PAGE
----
Wednesday, 20 May 2009

Wednesday 20th.May 2009

After yesterday's heads down all day replacing stiles on footpaths across the Greensand Way , with just a few Pheasants seen , today promised better with the monthly Reptile and Dormouse survey on the same Ridge .
50 Dormouse boxes were the first to be inspected , but it wasn't Dormice that were found to begin with , as many were occupied by Blue or Great Tits , with families ranging from not long hatched , to almost ready to fledge .
Some boxes contained the nests of other species , like this one occupied by a Wren , with eggs still to hatch . We were nearly half way through the boxes before the first Dormouse was found .
It looked like a temporary nest , and when I felt inside , I found this male , in a torpid , semi -
hibernation state . After weighing him , all records going to the monitoring programme run by the Mammal Society , I returned him to his nest , but as I put him back , I felt another animal at the back . It was another male , and he too was in a torpid state . A few boxes on , we found a family of Marsh Tits , and they were on the verge of fledging , perfect replicas of their parents .
After this excitement in the middle , the second half retuned to Great and Blue Tit's nests , every now and again . On the top of this site are a few refugia to be turned , but apart from one Slow Worm , nothing was found under them , but two Grass Snakes , one a good sized female laying out on a brash pile , were recorded .
Two other small sites , with 5 pairs of refugia on each , were then visited , with 3 Grass Snakes , 2 under a refugia , and a Common Lizard recorded at one , and a male Adder , that didn't want to be photographed , and a Grass Snake that was quite happy to pose for the camera . May of the refugia are used by Wood Ants , and several were seen doing their housework with their eggs .
On the acidic areas , as well as Bilberry , Cow Wheat is found , and this is coming into flower now , just a shame that we don't have the Heath Fritillary butterflies , for which it is the foodplant , to go with it .
The last site has 20 Dormouse boxes and about the same number of pairs of refugia , and almost immediately , a female Adder was found under one of the tins . Another female and a male were also recorded here , as were 4 more Grass Snakes . Around one of the lakes , a Grey Heron stood like a sentry on duty , watching us pass by . I must say the birdsong was terrific today , with a good mix of Warblers and Thrushes , and a good sprinkling of Corvids .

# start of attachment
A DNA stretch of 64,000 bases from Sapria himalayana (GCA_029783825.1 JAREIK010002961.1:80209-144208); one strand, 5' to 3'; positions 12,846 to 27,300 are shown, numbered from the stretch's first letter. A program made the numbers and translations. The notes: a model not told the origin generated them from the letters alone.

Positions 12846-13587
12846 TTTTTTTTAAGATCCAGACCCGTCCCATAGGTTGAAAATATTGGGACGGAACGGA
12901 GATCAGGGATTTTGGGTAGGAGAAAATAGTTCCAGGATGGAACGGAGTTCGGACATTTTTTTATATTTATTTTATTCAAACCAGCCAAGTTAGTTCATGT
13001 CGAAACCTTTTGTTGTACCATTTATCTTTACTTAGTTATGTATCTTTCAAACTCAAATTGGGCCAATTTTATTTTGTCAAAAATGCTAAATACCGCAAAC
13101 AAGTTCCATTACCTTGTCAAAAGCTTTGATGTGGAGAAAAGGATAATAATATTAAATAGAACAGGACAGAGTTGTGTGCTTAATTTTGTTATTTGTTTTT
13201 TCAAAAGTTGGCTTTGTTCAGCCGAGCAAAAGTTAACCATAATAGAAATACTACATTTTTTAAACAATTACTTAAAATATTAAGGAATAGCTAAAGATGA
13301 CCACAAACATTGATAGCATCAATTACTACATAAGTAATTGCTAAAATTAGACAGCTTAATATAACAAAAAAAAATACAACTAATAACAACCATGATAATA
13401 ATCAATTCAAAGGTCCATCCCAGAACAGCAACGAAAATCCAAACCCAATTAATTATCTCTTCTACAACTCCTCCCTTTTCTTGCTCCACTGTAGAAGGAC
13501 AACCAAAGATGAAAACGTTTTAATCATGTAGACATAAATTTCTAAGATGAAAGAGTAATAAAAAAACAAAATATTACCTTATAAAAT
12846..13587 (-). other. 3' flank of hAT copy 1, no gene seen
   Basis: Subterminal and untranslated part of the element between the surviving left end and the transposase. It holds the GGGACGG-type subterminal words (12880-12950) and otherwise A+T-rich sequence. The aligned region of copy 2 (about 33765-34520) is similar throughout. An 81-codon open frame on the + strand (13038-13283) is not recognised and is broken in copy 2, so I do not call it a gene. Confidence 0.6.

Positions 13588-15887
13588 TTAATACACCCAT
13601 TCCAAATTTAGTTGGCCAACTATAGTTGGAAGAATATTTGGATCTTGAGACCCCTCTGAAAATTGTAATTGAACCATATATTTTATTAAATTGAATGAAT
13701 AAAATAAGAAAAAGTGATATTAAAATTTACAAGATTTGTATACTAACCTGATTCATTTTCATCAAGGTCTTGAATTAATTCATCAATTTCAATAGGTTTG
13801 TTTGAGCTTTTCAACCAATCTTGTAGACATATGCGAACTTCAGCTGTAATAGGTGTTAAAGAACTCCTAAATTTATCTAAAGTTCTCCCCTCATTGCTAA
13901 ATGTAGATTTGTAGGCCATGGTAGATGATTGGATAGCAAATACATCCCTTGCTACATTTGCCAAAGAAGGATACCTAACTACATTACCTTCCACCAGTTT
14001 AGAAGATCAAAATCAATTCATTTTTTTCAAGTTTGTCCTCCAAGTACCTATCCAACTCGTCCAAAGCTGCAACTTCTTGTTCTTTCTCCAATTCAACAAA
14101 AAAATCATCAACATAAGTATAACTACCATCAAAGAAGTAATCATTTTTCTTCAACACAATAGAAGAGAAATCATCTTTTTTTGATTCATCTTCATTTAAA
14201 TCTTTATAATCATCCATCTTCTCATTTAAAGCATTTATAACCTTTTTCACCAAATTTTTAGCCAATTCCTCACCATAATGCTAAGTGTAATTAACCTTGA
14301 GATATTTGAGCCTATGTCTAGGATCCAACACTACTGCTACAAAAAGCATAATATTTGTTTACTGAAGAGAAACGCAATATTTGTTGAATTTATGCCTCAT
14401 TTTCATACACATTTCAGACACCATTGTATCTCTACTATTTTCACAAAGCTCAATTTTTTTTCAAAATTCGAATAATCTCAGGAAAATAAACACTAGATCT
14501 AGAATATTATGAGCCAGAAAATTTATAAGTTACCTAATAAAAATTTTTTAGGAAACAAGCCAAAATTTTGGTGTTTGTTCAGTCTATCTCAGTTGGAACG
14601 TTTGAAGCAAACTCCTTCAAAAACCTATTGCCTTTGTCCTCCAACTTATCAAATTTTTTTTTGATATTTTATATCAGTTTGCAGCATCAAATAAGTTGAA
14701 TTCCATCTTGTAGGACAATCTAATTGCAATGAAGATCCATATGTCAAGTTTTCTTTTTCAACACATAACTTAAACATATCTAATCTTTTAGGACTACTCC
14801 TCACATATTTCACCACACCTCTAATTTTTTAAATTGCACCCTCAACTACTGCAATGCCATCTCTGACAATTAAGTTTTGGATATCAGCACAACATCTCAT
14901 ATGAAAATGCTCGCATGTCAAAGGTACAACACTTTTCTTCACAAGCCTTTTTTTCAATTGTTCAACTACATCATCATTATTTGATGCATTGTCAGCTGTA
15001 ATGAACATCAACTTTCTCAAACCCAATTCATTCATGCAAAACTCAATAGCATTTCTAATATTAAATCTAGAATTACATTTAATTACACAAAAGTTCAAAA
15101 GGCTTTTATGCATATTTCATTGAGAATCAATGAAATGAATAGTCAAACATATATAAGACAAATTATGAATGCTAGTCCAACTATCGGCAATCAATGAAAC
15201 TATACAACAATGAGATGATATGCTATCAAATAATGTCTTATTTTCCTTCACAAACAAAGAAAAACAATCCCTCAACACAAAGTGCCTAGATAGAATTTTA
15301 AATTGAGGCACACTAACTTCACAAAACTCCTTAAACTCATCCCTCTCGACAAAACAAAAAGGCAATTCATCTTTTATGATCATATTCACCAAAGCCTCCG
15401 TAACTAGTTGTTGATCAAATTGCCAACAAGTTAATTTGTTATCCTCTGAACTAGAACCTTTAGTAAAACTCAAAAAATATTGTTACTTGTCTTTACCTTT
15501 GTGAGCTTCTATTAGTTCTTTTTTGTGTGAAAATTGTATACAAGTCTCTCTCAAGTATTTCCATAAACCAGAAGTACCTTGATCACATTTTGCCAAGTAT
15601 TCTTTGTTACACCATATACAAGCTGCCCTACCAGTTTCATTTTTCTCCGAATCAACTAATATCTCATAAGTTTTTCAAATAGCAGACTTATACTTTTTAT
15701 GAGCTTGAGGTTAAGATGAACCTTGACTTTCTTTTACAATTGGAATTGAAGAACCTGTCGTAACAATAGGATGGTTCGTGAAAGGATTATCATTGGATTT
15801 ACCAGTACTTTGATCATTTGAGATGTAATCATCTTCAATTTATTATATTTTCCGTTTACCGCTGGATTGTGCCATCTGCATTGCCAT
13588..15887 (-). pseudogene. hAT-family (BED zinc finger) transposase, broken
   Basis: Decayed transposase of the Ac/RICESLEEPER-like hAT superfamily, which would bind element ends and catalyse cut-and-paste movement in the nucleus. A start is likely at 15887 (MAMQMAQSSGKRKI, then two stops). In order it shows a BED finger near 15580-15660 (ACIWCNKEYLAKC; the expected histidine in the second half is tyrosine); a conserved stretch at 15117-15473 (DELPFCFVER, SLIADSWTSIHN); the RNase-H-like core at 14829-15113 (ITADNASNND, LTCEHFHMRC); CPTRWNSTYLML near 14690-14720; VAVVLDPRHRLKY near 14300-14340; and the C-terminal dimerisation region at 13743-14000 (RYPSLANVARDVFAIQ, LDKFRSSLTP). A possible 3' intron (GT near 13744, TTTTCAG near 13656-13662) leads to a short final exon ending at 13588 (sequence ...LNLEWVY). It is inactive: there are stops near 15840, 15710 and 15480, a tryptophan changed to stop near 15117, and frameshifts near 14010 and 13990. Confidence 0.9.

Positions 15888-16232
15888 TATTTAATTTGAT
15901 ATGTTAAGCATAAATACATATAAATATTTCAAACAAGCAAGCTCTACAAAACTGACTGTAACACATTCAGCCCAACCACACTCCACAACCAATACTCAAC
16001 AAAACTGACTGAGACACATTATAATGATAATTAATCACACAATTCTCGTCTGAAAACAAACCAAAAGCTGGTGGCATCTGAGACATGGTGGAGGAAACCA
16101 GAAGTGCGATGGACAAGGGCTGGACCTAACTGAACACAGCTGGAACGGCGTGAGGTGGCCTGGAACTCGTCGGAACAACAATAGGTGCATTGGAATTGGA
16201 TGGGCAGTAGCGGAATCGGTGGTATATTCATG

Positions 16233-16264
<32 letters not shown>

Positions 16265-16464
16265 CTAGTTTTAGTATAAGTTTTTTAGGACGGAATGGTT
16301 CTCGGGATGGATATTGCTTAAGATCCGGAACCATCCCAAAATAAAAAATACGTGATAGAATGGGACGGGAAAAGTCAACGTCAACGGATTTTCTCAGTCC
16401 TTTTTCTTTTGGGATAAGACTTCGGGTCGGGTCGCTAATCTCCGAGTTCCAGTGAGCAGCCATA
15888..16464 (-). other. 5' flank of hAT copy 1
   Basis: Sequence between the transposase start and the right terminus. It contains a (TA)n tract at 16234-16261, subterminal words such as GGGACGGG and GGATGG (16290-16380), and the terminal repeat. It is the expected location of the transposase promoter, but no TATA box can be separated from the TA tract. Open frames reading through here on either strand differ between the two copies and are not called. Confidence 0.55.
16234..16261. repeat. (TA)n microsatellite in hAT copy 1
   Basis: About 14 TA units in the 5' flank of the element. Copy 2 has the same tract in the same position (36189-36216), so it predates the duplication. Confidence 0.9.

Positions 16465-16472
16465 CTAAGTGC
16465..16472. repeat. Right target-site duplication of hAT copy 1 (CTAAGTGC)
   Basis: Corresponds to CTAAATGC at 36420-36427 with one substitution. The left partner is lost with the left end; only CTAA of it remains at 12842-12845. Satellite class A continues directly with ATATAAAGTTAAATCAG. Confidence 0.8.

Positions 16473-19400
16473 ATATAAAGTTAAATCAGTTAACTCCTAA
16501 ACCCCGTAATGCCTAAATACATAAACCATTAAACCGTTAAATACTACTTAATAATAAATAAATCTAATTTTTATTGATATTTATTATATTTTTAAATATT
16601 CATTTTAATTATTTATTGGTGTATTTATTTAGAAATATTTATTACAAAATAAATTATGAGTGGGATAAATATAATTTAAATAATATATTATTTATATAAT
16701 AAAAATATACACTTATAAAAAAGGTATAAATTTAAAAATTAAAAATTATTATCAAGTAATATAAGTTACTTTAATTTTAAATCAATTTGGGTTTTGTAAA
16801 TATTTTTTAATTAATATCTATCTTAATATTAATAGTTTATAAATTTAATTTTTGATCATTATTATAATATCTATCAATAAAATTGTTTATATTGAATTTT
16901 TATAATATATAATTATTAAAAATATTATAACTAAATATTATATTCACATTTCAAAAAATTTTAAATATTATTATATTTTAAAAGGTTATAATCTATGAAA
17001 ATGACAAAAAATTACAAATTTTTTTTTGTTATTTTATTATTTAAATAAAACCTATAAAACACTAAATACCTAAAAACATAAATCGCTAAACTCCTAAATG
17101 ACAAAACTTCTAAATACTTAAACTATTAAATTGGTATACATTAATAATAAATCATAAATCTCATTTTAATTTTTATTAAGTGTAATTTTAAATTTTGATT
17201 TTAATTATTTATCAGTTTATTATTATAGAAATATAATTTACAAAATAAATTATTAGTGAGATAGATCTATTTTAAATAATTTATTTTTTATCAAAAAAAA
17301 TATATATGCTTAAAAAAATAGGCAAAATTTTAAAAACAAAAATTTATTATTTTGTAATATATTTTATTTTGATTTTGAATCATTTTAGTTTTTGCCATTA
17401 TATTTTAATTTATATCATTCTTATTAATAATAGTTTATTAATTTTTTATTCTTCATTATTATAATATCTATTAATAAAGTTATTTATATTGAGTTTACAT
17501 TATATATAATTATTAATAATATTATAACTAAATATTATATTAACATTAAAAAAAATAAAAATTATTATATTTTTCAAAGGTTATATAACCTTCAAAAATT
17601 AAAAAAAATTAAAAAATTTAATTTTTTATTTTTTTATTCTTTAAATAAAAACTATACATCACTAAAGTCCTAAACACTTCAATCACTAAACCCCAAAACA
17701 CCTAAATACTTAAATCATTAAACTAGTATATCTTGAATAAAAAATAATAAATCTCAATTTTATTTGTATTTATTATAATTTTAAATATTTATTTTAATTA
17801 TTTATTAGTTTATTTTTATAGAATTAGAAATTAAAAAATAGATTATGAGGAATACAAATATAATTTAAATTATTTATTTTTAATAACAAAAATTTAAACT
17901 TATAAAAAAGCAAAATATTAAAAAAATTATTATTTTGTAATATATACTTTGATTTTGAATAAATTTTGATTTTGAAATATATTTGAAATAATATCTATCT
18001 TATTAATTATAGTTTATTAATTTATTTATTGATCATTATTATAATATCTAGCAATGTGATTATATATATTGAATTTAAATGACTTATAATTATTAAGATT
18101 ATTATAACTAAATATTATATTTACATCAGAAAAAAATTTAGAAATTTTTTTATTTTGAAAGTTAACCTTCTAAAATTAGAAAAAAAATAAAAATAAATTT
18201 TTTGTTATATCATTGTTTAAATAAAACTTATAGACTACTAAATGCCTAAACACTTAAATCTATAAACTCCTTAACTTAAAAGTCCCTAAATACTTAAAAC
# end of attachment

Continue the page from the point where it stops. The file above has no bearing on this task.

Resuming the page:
The 20 boxes contained a few more Tit families , but also 3 more Dormice , and these three were not torpid , in fact the 2 males and one female were very active . A close up of one of the males found , shows the wonderful whiskers that the Dormouse possesses , needed for moving around in the trees at night . And finally the one female that we found already co-habiting with her mate .

Just to repeat what I said last year , it is an offence to disturb Dormice , with fines running into thousands of pounds . We have licenses to handle them , and the monitoring is done with the least stress that can be managed .


Warren Baker said...

I think this is one of your best posts ever Greenie!

Do all your nests go to the Nest Record Scheme at the BTO ?

I find it strange that the blue tits nests are so far apart in their development. It's the same with my families in my boxes.

Oh, and thanks for the Damselfly info!

ShySongbird said...

What a lovely post, with beautiful photos. How privileged you are to have access to all those nests and I'm so glad you emphasised that it is an offence to disturb Dormice and I just hope no one would be foolish enough to disturb a bird's nest either, but there are some very ignorant and malicious people about!

Greenie said...

Warren ,
I don't know what information the BTO would want , but sometimes , 30 of the 50 Dormouse boxes are occupied by Tits . We record for Mammal Society records that they are being used by Tits , but our recording takes all day as it is .
If you let me know what info. is required , I'll put it to the 'Boss'.
ShySongbird ,
Thank you for your kind words . Yes I am very privileged , and like you , hope others respect the wildlife around us .

Phil and Mandy said...

Well Greenie, as Warren has said, what a fantastic post and the photos are brilliant. Has bought a huge smile to my face. Phil

Kingsdowner said...

Great post, and a lovely way to spend a day.
Are dormice generally this dozy, or is it a reflection on the cold weather?

Ken Browne. said...

Hi Greenie.
Now that's what I call a good day's work/nature watching. Lovely set of photo's, but what a cute picture of the 2 semi dormant Dormice. If that doesn't make people smile I don't know what will.

Greenie said...

Steve ,
Spring and Autumn , we find both torpid and active animals , like we did yesterday .
There doesn't seem to be any general rule .
When warm , like yesterday , just the extra warmth of the hand starts to bring them out of torpid state , so we handle as little as possible .